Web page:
The 2021 Timor-Leste Floods Response Plan will facilitate a coordinated by the Government and the humanitarian partners focusing on the next 7 months from end-May to end-December 2021 with the aim of supporting a sustainable recovery and helping lay the foundations for ‘Building Back Better’.

The plan was jointly developed by the Government of Timor-Leste with support from the UN Resident Coordinator’s Office and all humanitarian partners. A copy of the detailed Joint Appeal is available here.

Under the Government leadership, more than 86 organisations – 9 UN agencies, 63 humanitarian partners, and 14 Ministries/Departments – will participate in the 7-month Joint Response Plan ending in December 2021.

The latest official figures, show that 33,835 households have been affected by the floods across all 13 municipalities, with 44 reported fatalities. Extensive damages have been reported to houses, buildings (including health facilities and COVID-19 quarantine and isolation centres), public infrastructure and agricultural land. A total of 2,163 hectares of agricultural land have been affected, negatively impacting food security in the coming days.

This disaster comes when the country has seen a surge in COVID-19 cases in recent months. The temporary displacement of people poses an increased threat to the further spread of COVID-19 and outbreak of other diseases.

United Nations Resident Coordinator Roy Trivedy emphasised that “it is imperative to speed up the delivery of assistance to Timor-Leste at this critical stage to prevent further loss of lives, additional damage to essential public services and infrastructure, and to stop the spread of diseases.” He also highlighted the fact that “this tragedy has hit at a time when the country is already struggling with the dangerous situation caused by COVID19.”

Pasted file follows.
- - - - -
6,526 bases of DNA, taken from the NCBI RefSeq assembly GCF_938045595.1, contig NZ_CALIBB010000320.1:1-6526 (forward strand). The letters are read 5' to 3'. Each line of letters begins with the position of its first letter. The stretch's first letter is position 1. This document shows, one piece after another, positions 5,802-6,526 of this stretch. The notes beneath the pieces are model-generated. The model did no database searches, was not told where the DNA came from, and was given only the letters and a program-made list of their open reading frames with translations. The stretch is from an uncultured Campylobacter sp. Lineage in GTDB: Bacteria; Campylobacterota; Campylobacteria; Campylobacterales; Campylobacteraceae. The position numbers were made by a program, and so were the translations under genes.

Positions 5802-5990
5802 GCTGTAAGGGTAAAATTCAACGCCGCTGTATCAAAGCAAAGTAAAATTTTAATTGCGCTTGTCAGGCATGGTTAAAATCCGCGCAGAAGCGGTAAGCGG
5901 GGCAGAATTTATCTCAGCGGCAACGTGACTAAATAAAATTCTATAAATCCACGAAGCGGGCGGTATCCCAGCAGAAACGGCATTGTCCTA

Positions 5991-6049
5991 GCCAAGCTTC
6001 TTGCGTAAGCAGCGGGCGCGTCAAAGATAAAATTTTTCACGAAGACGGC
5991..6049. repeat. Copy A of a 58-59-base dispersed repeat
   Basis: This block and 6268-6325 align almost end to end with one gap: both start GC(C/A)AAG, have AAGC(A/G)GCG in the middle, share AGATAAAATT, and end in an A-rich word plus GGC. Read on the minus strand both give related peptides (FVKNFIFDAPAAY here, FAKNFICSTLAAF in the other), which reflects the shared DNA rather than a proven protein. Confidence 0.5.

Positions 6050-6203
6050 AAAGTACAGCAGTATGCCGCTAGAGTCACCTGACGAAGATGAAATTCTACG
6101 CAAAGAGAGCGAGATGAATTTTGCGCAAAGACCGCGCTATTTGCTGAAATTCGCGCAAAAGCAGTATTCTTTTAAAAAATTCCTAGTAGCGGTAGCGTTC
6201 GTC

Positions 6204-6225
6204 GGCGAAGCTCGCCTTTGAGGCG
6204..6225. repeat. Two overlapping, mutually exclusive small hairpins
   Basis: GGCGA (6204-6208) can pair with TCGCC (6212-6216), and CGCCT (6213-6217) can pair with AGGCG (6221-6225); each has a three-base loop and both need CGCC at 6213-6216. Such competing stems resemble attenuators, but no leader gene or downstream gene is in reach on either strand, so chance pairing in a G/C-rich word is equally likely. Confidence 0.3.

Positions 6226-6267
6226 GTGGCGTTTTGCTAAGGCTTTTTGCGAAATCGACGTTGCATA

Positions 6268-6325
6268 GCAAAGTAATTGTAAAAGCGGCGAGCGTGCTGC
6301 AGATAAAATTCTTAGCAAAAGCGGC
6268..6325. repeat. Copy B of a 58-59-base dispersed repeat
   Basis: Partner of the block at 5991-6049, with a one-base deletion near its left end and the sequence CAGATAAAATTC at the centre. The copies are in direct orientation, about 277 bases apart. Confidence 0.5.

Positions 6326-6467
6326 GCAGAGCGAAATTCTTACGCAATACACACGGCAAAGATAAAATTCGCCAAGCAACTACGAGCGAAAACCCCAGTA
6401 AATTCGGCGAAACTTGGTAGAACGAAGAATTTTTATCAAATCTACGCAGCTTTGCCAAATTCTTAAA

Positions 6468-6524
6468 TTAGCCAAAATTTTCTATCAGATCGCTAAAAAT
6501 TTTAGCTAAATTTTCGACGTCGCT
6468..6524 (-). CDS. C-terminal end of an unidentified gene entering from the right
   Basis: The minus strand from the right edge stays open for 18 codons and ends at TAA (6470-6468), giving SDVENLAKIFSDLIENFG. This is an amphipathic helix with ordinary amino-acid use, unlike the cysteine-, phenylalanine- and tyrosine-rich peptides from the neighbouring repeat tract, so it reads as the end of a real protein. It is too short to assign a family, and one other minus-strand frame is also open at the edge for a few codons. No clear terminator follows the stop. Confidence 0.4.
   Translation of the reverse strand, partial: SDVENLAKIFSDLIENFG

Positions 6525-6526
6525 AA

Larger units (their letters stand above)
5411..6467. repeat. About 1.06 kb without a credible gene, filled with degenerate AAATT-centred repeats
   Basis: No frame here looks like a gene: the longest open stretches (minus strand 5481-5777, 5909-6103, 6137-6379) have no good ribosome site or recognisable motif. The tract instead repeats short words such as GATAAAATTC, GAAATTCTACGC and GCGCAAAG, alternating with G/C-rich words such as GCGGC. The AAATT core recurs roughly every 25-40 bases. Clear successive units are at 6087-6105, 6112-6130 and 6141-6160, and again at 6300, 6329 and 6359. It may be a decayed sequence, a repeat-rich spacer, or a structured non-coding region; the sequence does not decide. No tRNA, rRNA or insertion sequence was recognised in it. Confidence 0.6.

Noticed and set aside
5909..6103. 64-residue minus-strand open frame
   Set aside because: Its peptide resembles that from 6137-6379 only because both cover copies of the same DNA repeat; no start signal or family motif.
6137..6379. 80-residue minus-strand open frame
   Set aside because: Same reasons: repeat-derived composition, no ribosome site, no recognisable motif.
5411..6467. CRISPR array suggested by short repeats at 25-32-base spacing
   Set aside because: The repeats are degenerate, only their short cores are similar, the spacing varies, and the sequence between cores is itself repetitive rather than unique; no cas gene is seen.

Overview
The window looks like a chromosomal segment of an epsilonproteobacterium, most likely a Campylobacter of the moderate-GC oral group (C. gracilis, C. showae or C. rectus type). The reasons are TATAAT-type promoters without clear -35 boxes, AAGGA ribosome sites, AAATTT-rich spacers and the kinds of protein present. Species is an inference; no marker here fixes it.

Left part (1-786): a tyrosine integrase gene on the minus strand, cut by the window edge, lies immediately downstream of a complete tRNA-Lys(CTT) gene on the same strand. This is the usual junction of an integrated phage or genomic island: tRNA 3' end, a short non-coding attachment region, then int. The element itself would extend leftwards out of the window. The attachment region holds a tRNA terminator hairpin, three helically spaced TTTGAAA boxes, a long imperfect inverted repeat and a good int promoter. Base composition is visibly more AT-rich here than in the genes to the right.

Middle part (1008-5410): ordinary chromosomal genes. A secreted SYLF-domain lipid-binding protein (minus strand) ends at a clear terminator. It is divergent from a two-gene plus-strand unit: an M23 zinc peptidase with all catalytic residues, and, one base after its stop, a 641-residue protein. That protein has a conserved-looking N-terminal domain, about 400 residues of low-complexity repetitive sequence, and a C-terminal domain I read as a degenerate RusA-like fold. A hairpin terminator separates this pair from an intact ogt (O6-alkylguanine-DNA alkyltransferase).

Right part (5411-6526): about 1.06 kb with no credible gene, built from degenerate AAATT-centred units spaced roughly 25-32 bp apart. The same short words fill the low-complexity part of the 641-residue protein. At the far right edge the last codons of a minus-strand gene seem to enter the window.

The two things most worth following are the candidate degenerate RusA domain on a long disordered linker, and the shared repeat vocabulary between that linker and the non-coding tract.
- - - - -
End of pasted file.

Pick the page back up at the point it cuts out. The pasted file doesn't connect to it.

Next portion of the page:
This Response Plan aims to directly target the humanitarian and early recovery needs of approximately 65,000 flood-affected people living with existing vulnerabilities. All flood-affected populations are expected to benefit directly and indirectly from the response, including rehabilitation of critical public infrastructure and restoration of essential services. In line with the Secretariat of State for Civil Protection’s Flood Response Strategy, the plan will prioritise support to those who remain in the evacuation centres, support the safe return and early recovery of those who were temporarily displaced and since returned to their communities.